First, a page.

Traditional science institutions, especially the land-grant universities, appear to be taking a back seat to popular and private information sources in many discussions about agriculture, food systems and food choices.
Science is not the foundation for decision-making it once was, according to a recent Food Foresight trends report from Nuffer, Smith, Tucker and the California Institute of Food and Agricultural Research at University of California, Davis.
Support for “public” science across a number of traditional fronts is eroding. As this plays out, important decisions affecting the agri-food chain may be made using only perception and inferences rather than data and facts. The challenge for science and, we would argue, the agri-food chain is to reclaim relevancy for science in long-term decisions.
Consumers – and for that matter, government officials and health professionals – are not turning to the traditional institutions as a resource like they once did. They’re pulling the information they want from sources they choose, such as the Internet and personally selected media and expert sources.
To the chagrin of traditional scientists and some industry leaders, few check or verify the information that these consumers, thought leaders and policymakers receive (and often believe).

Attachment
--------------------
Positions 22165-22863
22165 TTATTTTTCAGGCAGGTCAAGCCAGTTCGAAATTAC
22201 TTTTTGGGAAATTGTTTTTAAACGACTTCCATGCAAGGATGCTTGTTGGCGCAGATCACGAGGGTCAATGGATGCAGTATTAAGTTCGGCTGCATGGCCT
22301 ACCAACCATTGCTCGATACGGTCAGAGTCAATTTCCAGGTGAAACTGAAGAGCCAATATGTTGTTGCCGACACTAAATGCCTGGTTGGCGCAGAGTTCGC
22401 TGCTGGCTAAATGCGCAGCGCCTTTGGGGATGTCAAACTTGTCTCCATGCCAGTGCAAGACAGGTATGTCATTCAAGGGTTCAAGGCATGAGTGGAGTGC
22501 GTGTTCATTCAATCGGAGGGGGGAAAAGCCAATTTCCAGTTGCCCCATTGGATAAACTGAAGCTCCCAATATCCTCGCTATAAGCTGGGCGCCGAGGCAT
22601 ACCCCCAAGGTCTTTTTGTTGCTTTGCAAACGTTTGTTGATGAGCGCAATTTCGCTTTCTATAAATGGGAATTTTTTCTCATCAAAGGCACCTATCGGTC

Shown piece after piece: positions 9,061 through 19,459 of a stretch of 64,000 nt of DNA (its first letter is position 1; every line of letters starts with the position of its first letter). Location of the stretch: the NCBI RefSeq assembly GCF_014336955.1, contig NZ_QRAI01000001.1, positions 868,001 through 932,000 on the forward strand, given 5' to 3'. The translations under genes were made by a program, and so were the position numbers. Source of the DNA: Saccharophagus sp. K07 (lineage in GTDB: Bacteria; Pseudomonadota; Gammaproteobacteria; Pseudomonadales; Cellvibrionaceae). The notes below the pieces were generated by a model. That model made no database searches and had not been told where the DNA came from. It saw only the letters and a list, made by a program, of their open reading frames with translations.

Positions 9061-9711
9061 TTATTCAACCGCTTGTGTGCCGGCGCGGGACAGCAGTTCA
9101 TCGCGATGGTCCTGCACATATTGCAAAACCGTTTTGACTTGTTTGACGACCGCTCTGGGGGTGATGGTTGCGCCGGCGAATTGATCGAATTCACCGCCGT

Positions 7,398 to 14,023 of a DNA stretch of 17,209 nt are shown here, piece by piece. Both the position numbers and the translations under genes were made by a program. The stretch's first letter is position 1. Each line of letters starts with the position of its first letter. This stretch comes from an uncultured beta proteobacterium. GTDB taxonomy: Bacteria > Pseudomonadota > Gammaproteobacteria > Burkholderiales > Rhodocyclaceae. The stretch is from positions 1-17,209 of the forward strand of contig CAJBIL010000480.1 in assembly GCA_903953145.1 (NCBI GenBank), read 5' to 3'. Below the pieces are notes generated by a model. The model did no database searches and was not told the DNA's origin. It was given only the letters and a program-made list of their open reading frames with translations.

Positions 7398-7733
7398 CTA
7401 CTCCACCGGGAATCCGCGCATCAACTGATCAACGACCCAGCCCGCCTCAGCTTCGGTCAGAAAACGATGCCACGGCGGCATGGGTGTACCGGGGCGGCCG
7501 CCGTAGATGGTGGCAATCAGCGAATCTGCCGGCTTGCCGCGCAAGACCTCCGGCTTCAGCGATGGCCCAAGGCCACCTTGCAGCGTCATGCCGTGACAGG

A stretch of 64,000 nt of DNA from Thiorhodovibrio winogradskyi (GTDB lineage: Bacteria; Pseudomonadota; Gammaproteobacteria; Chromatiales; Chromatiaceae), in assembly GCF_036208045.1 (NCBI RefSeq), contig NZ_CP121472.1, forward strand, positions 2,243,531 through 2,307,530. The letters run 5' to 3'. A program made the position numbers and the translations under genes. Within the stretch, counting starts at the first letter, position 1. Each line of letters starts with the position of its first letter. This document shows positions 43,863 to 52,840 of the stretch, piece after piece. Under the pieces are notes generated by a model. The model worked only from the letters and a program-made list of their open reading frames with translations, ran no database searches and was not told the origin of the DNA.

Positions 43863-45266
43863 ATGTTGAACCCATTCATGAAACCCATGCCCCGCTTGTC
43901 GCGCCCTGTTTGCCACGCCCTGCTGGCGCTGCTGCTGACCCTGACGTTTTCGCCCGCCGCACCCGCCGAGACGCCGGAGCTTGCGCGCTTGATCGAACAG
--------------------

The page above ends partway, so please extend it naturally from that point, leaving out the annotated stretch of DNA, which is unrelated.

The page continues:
This new paradigm counts on the collective wisdom of the crowd to trump the professionals who once served as guardians of accuracy. In fact, research from a variety of Food Foresight sources shows that the biggest influence on consumer decisions is coming from personal networks of neighbors, family and friends. And, with the Internet, that neighbor or friend may be next door or around the world.
Reclaiming relevancy for science will take new approaches. Whatever the approach, credibility is likely to come from sources inclusive of many points of view. Picture multi-stakeholder partnerships around issues like obesity, sustainability and the health care food nexus. These arrangements will feed on public, private and popular information sources. Fundamental honesty will be the price of admission with inaccuracy or insincerity quickly identified as such and exposed.
It will be up to scientists and, for that matter, agri-food companies to determine the advantage of participating in what is likely to be a transparent process of vetting and distributing credible information. Science can have a say, but it won’t be the only voice. Organizations and individuals that choose to go it alone, no matter how “good” their science, will be marginalized as these stakeholder partnerships build trust and credibility
The benefits of agri-food scientists and companies engaging and embracing in these new consumer-driven information venues and fueling a voice for science within “the wisdom of the crowd” far outweighs the risks of standing on the sidelines and allowing inaccurate information to continue to go unchecked. As the saying goes, you’re either at the table or on the menu.